I get asked that question all the time. Virtually every publisher and every broadcaster out there is competing with us, in some way, because they’re all offering posts and tweets and videos. Our goal is really to be the platform. We have our exchange platform where third parties can set up their own social sponsorships through our system, through all of the major social channels much in the same way that DoubleClick enables major publishers to serve display ads. We’re doing the same thing for all sorts of sponsored content. We’re in a weird spot in that everyone competes with us but we don’t have a direct competitor.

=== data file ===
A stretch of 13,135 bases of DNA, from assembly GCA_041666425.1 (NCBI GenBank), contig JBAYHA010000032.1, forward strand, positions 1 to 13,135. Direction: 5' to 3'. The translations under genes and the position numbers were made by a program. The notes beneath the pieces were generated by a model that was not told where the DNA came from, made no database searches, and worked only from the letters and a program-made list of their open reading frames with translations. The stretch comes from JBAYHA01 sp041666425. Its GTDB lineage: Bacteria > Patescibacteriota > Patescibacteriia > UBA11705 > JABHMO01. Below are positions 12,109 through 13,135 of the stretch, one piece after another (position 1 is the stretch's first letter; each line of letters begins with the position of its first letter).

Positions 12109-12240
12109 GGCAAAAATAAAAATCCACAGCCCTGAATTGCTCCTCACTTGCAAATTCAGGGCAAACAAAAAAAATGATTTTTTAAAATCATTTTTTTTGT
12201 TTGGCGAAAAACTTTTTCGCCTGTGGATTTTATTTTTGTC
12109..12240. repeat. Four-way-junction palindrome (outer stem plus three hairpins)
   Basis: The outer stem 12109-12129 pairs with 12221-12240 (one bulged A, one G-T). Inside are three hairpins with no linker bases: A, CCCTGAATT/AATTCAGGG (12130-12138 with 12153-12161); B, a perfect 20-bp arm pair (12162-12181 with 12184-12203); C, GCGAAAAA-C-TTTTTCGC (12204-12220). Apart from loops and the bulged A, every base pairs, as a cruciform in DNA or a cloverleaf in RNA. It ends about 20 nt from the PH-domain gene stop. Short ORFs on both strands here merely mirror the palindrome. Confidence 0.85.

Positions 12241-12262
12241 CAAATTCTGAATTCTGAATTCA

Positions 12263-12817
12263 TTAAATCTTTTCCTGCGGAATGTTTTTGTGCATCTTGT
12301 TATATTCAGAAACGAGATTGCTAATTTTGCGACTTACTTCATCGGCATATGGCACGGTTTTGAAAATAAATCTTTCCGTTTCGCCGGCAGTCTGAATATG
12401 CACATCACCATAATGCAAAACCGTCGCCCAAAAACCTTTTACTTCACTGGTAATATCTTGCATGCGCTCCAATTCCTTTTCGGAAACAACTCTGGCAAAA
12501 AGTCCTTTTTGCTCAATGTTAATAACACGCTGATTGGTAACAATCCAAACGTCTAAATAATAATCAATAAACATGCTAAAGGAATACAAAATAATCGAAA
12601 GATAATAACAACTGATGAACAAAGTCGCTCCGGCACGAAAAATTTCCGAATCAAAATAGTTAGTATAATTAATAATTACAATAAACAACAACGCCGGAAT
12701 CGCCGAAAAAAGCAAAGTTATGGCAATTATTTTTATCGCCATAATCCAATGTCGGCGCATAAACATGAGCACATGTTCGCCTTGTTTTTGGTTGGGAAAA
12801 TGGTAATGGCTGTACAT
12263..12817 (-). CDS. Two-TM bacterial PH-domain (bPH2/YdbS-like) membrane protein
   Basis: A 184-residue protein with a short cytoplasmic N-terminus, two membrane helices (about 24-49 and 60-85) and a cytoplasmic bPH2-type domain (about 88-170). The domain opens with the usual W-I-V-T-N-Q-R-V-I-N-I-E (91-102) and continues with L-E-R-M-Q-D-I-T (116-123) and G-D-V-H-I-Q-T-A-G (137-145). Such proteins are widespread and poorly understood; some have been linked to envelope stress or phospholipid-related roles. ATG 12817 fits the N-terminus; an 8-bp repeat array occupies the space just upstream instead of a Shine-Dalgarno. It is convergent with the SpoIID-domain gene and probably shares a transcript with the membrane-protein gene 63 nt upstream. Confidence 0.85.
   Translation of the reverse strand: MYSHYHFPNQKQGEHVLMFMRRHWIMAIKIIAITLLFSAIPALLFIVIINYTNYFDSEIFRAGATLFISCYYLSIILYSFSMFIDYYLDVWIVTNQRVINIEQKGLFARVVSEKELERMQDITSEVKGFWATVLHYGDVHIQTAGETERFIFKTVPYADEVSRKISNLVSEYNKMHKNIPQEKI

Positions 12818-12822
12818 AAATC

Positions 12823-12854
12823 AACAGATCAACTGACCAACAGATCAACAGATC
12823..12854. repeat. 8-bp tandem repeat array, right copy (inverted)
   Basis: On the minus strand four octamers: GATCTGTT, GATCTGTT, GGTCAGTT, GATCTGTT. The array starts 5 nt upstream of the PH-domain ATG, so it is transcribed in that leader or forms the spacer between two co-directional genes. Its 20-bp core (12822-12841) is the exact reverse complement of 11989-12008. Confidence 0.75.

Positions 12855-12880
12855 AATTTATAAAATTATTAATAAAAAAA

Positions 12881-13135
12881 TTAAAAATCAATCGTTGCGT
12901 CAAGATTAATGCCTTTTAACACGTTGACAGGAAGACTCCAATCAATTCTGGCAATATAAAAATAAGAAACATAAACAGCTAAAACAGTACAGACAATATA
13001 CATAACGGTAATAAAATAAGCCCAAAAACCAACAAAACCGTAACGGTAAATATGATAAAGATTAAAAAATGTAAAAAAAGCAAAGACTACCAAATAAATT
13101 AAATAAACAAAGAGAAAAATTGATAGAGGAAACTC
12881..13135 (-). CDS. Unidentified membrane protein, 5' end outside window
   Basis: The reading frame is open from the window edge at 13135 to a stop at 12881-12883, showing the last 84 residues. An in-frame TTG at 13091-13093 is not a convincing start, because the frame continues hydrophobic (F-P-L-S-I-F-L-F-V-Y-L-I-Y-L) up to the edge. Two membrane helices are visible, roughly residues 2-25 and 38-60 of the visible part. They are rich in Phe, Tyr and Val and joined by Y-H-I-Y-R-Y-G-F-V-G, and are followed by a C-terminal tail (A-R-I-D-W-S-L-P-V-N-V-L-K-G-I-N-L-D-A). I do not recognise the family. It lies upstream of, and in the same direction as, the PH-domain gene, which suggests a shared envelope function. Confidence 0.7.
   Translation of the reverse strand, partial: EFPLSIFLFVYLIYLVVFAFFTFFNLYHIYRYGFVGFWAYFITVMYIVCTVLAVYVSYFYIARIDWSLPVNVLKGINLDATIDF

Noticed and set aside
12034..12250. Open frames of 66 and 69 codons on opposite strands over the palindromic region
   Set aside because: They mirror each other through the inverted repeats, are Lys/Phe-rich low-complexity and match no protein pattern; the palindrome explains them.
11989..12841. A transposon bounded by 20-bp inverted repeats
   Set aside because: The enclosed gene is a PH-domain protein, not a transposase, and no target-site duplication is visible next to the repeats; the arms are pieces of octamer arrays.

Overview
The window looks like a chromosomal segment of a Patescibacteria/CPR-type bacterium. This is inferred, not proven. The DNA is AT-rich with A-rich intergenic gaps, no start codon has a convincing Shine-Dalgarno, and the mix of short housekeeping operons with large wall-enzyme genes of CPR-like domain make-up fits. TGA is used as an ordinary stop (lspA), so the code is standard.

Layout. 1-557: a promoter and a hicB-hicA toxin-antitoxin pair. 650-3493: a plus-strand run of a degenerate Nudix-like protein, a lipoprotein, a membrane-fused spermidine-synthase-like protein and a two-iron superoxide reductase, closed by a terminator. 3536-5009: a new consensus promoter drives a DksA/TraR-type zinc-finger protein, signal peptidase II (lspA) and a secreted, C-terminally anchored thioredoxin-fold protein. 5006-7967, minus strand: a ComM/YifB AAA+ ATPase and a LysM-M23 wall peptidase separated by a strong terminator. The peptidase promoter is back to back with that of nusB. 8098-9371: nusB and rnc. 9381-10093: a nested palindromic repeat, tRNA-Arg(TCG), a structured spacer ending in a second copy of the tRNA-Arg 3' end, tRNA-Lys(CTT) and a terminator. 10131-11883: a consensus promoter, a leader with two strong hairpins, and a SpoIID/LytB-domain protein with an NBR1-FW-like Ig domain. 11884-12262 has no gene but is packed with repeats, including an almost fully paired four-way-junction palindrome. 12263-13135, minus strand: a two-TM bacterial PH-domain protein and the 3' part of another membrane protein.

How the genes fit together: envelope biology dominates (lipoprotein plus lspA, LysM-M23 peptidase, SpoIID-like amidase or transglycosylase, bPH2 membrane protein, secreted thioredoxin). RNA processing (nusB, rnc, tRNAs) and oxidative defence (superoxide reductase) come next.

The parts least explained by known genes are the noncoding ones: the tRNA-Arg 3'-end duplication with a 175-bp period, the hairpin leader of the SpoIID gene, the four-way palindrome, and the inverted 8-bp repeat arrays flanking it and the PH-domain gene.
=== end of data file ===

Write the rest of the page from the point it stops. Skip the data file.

What can you say about return on native advertising?

It’s always going to vary depending on what the advertiser is looking for. The engagement rates that we tend to see are mid-to-high single digits all the way up to double digits. If you compare that to the performance of display, it’s an order of magnitude higher than what you see in traditional display units. That’s not unique to us, either, any sponsored post or sponsored tweet will show a higher engagement rate and that’s why brands are flocking to native.

The number one thing that we hear from our clients is that they want to be sure the content produced is high-quality. They want to be sure that the publisher they select is a good match for their brand. Time and time again we see that brands prefer higher quality content to more exposure, if they had to pick.